This point of view has come alongside (or because of) my getting religion on custom renderers. Now that my best-case development strategy revolves around renderers, it feels wildly inappropriate to include any references to HTML or CSS classes inside XSP markup (or even themeIds to indirectly reference Bootstrap layout concerns). All that stuff should be determined by the framework at runtime (by way of the renderers and component-generation code), and the XSP should focus on defining the grouping and ordering of the primary components of the page.

But the trouble is that all these abstractions - from pseudo-semantic HTML, through the CSS framework, through the XSP markup - are terribly leaky. No matter how clean I try to make my XSP, there's no getting around the fact that a well-crafted layout needs some knowledge of, say, Bootstrap's column-layout model, or that I want all the containers referencing Task properties to be red instead of the default color scheme. And no matter how clever the UI framework is with its CSS trickery, at some point you're going to have to put in some extra layers of <div>s to get the right sort of alignment (or, worse, include a set of empty <div>s just to get that hamburger icon). And who even knows how you're supposed to feel about abstraction once you start using JavaScript frameworks that generate the entire page - or go even further? Those tend to lead to clean data feeds, so that's good, but phew.

So it's all rules of thumb! The best tack I've found is to pick a layer of abstraction that makes sense with my mental model - standard XSP components + renderers in this case, but it applies to other areas - but to still know about the lower layers, because you're going to have to dive into them sooner or later. That's not, strictly speaking, practical - the XSP framework itself is built on so many other interlocking parts that it's effectively impossible to master every layer (XSP, HTML+CSS+JS, JSF, JSP's leftovers, Java servlets, OSGi, Java, the Domino API, Domino-the-platform, the OS itself, and so forth). But you can know enough generally, and taking the time to do so is crucial.

In short: the whole thing is a mess, so just try to keep your head clear and your code clean.

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Nathan T. Freeman - Aug 14, 2014, 5:52 PM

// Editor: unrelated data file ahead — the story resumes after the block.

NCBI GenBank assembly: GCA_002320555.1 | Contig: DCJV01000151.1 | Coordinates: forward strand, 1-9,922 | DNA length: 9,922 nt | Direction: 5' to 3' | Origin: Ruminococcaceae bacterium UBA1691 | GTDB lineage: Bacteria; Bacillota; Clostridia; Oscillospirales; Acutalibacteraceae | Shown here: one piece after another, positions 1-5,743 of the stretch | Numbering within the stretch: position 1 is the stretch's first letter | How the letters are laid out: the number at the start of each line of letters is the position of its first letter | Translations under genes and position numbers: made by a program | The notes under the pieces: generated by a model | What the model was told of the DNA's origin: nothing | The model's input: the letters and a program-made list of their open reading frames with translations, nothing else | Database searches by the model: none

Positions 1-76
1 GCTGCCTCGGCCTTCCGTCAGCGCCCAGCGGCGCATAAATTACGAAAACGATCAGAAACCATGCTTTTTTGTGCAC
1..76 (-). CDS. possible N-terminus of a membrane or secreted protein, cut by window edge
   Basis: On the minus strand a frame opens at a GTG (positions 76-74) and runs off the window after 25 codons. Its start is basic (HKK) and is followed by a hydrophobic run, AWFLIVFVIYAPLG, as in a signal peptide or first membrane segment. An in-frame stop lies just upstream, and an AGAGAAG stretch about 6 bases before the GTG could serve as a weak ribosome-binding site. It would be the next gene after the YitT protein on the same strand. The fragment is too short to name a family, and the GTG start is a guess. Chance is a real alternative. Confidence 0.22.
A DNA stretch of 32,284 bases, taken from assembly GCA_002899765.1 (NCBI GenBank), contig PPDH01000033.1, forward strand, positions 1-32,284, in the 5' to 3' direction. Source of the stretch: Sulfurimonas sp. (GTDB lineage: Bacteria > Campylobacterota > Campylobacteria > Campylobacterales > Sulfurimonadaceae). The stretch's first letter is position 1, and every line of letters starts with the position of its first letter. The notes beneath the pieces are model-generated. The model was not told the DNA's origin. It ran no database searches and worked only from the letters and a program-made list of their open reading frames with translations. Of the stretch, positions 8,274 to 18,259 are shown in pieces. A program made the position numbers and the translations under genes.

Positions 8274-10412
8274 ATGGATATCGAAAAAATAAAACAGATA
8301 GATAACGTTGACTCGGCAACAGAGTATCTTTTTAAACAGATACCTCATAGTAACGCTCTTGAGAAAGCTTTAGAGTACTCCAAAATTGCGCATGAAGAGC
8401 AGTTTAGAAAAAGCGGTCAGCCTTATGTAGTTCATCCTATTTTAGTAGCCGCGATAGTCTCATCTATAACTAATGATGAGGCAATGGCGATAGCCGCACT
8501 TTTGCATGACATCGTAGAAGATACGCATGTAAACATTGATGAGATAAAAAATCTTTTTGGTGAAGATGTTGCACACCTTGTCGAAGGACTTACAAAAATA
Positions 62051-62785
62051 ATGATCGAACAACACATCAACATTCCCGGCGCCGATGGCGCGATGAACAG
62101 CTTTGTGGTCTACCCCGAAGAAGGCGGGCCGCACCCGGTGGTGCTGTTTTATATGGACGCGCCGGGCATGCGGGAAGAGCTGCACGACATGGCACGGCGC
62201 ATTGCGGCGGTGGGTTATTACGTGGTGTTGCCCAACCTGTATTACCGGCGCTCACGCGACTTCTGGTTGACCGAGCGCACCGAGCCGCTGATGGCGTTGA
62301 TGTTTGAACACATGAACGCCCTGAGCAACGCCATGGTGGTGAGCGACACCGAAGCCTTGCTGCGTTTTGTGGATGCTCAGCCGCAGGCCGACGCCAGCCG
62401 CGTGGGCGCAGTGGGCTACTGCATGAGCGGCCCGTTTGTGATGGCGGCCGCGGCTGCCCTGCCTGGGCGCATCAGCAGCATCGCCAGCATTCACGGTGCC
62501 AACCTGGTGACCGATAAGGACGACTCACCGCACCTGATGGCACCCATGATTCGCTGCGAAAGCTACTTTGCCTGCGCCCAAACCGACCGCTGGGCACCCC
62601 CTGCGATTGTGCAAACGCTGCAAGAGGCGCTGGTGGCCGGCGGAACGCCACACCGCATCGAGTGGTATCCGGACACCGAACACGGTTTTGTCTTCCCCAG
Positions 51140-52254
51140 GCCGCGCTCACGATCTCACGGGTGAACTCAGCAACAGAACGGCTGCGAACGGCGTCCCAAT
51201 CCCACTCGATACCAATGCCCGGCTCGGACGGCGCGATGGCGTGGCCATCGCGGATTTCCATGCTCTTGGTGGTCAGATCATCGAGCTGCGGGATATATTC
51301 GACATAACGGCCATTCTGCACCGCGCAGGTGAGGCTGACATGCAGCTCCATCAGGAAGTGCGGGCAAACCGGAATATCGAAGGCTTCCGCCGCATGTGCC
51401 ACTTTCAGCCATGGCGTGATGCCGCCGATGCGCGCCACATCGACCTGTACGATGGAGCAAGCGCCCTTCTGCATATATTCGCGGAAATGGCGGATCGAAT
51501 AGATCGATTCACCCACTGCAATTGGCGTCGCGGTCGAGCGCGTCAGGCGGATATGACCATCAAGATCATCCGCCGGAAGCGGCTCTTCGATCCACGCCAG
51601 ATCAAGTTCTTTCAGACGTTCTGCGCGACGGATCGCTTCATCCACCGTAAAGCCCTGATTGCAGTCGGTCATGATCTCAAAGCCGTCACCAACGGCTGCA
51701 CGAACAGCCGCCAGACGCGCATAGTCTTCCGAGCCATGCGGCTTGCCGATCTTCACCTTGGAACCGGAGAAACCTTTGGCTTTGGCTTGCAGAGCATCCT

"...standard XSP components + renderers in this case..."

So close... but the standard XSP components are the legacy holding you back. InputText vs. Combobox vs. Checkbox vs. Textarea... Repeat vs. ViewPanel vs. DataTable vs. DojoGrid... Inputs that need Labels, Converters and Validators as separate components... these are refugees from Notes development that, even with custom renderers, still lock your thinking into static trees.

You've touched on the way out of this with your bean-binding approach, and you know I love it. But if you had your own components, you could stop hacking around the limited attributes that IBM has granted to you and open up a new world for your models.

The cool thing is: you'd only need about 5 or 6 components, and your custom renderers would do the rest.

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Jesse Gallagher - Aug 14, 2014, 5:58 PM

I'm definitely dancing around that sort of thing, but I'm doing it deliberately slowly. If I go in assuming that I should make my own components for most things, I'll likely end up reinventing wheels and over-engineering - instead, I'm trying to use the stock+ExtLib controls as much as possible to feel where the real limits I run into are, and then eventually I'll replace what's required. The stuff I did with auto-generating input components when attached to model objects is an exercise in this: the formTable and formRow seem "close enough" so far to what I need, and then the Java code generates the correct input controls, which I could eventually write myself without worrying about adding them manually to XPages.

I'm almost definitely going to have to do something about layout, though - there's no good way to express a responsive layout with the existing controls, and trying to gussy up divs or panels is no good.

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Nathan T. Freeman - Aug 14, 2014, 9:24 PM